“What are my rights?”, is a common question posed today, especially between married couples.
Does a human being have any rights over another? If the answer is yes then what are these rights? While rights are important, we should not be negligent of our duties which are equally important.
We often think in terms of “my rights” and seldom in terms of “my duties”.
The spirit and essence of Islam is that of peace, love and tolerance. Love for Allah, love for the Prophet Muhammad (peace be upon him) and love for the rest of creation. Allah, All-Merciful says: “God will soon raise a people whom He loves and who love Him“(5:54).
Love for Allah and His Messenger is obligatory and is indeed the essence of faith as He, All-Merciful says: “those who believe have intense love for Allah.” (2:165).
If we shift our point of departure from ‘rights’, which alludes more to ‘taking’, to ‘duties’ which allude more to ‘giving’ then the following are a list of duties we ought to have toward our partners:
1. The preservation of Life (Hifdh al-Hayàt). Allah, All-Merciful says: “And We have certainly honored the children of Adam and carried them on the land and sea and provided for them of the good things and preferred them over much of what We have created, with [definite] preference.” (17:70).
All Life is sacred regardless of race, color, lineage and creed. This universal idea sets out to protect the family from danger, threats, difficulties and harm. We are duty-bound to ensure that our spouse enjoys safety and security. This duty does not end in the home but rather starts there and extends to all human beings.
2. The preservation of religion (Hifdh al-Din): Allah, All-Merciful says: “Indeed, Allah orders justice and good conduct and giving to relatives and forbids immorality and bad conduct and oppression. He admonishes you that perhaps you will be reminded.” (16:90).
We are duty-bound to ensure that each has the right to practice their religion. We are to encourage with goodness, prohibit evil and assist each other in obedience toward God, All Merciful for He
3. Preservation of the intellect (Hifdh al-‘Aql): Preservation of the intellect means that we are duty-bound to assist each other in gaining knowledge, developing the intellect through quality education and at the same time prohibit each other from damaging the intellect through intoxicants like alcohol and drugs.
4. Preservation of wealth and property (Hifdh al-Mal): This means that we do our utmost in protecting each others wealth and property by making wise decisions after mutual consultation. We are duty-bound to assist each other in protecting the material wealth accumulated and respecting the property and privacy of each other. This does not stop in the home but rather starts there and extends toward all human beings.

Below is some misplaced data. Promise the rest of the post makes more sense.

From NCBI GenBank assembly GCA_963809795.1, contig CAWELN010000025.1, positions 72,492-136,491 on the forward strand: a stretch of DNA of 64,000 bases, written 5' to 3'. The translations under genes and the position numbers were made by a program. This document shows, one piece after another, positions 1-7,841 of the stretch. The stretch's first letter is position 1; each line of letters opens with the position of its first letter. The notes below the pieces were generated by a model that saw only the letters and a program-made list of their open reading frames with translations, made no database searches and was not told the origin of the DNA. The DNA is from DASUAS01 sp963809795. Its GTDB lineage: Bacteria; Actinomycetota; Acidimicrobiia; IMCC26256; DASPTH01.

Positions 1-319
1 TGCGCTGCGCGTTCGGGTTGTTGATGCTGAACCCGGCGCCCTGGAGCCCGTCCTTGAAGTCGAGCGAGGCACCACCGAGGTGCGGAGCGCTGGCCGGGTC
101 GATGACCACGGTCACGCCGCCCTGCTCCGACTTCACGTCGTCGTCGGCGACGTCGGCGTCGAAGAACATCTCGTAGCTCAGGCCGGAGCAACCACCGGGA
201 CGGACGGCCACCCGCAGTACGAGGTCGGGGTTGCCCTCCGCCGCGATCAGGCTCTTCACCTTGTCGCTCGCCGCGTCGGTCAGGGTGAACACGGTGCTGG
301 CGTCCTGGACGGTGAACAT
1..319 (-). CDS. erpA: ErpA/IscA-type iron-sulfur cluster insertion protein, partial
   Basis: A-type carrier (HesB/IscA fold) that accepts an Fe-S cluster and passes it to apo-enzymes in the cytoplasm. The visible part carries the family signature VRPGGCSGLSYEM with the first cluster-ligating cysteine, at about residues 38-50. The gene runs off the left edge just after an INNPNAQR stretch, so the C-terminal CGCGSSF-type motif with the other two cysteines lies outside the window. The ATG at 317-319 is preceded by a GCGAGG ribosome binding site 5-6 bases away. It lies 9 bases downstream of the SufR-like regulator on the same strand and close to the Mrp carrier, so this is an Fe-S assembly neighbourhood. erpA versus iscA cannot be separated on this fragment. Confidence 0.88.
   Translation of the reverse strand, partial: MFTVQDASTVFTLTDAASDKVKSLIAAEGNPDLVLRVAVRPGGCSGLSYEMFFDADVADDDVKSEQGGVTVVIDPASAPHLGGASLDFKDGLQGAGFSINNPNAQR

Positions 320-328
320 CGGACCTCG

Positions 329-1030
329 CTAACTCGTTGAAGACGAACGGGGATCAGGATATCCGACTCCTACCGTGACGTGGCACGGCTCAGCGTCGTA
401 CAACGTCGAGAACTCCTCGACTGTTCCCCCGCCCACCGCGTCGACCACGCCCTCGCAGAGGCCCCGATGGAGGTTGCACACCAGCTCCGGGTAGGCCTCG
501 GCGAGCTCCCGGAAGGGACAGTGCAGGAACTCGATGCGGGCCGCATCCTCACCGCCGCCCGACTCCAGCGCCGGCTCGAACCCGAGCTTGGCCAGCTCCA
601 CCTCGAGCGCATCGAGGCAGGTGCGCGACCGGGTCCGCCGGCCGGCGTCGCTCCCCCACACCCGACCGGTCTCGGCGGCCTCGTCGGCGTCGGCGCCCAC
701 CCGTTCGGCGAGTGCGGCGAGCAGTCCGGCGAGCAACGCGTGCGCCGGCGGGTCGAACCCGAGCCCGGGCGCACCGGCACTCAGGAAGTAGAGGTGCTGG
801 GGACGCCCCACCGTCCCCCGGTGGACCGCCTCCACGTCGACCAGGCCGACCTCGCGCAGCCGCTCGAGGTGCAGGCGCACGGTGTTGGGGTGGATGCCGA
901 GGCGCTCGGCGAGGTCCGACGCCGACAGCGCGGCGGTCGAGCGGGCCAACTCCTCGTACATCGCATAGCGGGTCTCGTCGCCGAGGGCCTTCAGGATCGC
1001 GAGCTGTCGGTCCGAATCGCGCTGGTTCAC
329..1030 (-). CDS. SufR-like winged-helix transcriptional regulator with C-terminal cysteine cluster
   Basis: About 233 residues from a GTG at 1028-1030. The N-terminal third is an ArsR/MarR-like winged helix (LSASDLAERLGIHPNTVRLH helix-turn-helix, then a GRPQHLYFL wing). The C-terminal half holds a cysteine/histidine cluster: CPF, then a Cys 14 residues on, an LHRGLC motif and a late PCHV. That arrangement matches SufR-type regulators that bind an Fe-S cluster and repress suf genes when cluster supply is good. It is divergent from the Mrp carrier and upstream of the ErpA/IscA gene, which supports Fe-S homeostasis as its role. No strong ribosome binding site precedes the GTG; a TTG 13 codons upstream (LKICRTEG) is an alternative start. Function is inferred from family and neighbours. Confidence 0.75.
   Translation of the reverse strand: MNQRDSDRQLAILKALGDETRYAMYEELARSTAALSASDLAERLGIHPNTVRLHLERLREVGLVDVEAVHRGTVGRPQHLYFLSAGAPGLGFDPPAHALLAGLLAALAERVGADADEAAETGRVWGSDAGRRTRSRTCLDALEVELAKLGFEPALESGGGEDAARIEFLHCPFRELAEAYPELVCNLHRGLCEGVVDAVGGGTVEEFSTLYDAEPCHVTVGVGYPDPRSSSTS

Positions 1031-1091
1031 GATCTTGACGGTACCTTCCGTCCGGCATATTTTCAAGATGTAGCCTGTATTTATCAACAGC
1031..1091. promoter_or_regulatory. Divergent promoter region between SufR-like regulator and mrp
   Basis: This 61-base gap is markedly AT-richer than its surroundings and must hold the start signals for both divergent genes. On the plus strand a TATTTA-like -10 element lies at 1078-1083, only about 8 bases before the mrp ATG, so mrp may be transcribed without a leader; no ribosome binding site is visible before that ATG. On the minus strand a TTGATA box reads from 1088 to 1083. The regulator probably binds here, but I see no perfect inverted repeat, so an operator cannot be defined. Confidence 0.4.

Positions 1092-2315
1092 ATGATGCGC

5. Preservation of progeny (Hifdh al-Nasl): Islam prescribes marriage for many a beneficial reason, primarily to preserve lineage and offspring.
6. Preservation of dignity (Hifdh al-‘Ird): Protection of dignity is another universal idea which Muslims should be at the forefront of. The Quran indicates the seriousness of destroying peoples charater by equating gossip and slanderous behavior to “eating the flesh of a corpse.”
Allah, All Merciful, says: “And you are their garments and they are your garments”. (2:187)
A garment is used in this verse so as to clearly indicate how we should strive to cover each others shame and most private affairs. Each is duty-bound to be that garment covering the shame, private affairs, faults, sins etc.
The prophet (a.s) said: “If you cover the fault of your brother in this life, Allah will cover your faults on the day when all will be exposed”.
These are six universal ideas upon which Islam is built.
Besides these 6 universals, other duties include:
a) that the husband ensures that there is shelter, food and clothing for the family.
b) that both parties strive for the highest level of personal hygiene. Imam Ahmad Hanbal adds that cleanliness is so important that the wife can call off the marriage if the husband does not see to his basic hygiene.
c) that the wife not to travel long distances without permission of the husband. This does not include going to the local store for groceries or going out for the day. Some extremists abuse certain prophetic narrations so as to fulfill their egos. Imam al-Ghazali says: “You are barely able control yourself yet you deem yourself fit to control the others”.
d) that the husband or wife not beat each other.
e) That they use sweet words and not insult each other or hurt each other. This would fall under the 6th point, which Imam Ghazali sees as so important i.e. that the character and honor of the partner be upheld and respected, whether in public or in private.
And Allah knows best,